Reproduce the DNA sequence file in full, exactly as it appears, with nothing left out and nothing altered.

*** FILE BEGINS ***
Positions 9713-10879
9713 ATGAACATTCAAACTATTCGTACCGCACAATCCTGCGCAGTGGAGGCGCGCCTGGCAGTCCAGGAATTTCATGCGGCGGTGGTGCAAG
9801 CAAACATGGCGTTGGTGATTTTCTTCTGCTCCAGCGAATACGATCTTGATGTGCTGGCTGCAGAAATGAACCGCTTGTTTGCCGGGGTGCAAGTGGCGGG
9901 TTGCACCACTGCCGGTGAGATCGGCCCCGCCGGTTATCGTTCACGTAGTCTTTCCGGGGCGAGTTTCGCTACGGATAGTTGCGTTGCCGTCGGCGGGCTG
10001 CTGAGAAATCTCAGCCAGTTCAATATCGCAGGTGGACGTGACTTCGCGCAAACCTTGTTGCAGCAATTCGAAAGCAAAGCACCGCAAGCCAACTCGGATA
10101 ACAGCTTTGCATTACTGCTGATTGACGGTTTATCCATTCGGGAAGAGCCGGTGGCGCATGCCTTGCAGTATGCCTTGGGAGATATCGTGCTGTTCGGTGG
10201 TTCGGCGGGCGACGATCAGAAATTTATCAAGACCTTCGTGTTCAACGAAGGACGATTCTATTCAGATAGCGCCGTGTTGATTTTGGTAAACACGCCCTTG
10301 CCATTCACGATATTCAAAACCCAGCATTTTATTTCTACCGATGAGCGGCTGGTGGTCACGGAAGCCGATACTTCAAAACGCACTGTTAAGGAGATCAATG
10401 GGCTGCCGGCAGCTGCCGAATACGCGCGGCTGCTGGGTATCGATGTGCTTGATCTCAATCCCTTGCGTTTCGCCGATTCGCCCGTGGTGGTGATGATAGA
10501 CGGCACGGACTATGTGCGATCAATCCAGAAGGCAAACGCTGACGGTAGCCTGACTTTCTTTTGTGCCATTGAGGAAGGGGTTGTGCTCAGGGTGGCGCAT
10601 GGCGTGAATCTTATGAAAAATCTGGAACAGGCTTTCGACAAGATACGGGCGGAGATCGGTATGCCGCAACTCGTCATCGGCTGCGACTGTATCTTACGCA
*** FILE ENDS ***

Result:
Positions 9713-10879
9713 ATGAACATTCAAACTATTCGTACCGCACAATCCTGCGCAGTGGAGGCGCGCCTGGCAGTCCAGGAATTTCATGCGGCGGTGGTGCAAG
9801 CAAACATGGCGTTGGTGATTTTCTTCTGCTCCAGCGAATACGATCTTGATGTGCTGGCTGCAGAAATGAACCGCTTGTTTGCCGGGGTGCAAGTGGCGGG
9901 TTGCACCACTGCCGGTGAGATCGGCCCCGCCGGTTATCGTTCACGTAGTCTTTCCGGGGCGAGTTTCGCTACGGATAGTTGCGTTGCCGTCGGCGGGCTG
10001 CTGAGAAATCTCAGCCAGTTCAATATCGCAGGTGGACGTGACTTCGCGCAAACCTTGTTGCAGCAATTCGAAAGCAAAGCACCGCAAGCCAACTCGGATA
10101 ACAGCTTTGCATTACTGCTGATTGACGGTTTATCCATTCGGGAAGAGCCGGTGGCGCATGCCTTGCAGTATGCCTTGGGAGATATCGTGCTGTTCGGTGG
10201 TTCGGCGGGCGACGATCAGAAATTTATCAAGACCTTCGTGTTCAACGAAGGACGATTCTATTCAGATAGCGCCGTGTTGATTTTGGTAAACACGCCCTTG
10301 CCATTCACGATATTCAAAACCCAGCATTTTATTTCTACCGATGAGCGGCTGGTGGTCACGGAAGCCGATACTTCAAAACGCACTGTTAAGGAGATCAATG
10401 GGCTGCCGGCAGCTGCCGAATACGCGCGGCTGCTGGGTATCGATGTGCTTGATCTCAATCCCTTGCGTTTCGCCGATTCGCCCGTGGTGGTGATGATAGA
10501 CGGCACGGACTATGTGCGATCAATCCAGAAGGCAAACGCTGACGGTAGCCTGACTTTCTTTTGTGCCATTGAGGAAGGGGTTGTGCTCAGGGTGGCGCAT
10601 GGCGTGAATCTTATGAAAAATCTGGAACAGGCTTTCGACAAGATACGGGCGGAGATCGGTATGCCGCAACTCGTCATCGGCTGCGACTGTATCTTACGCA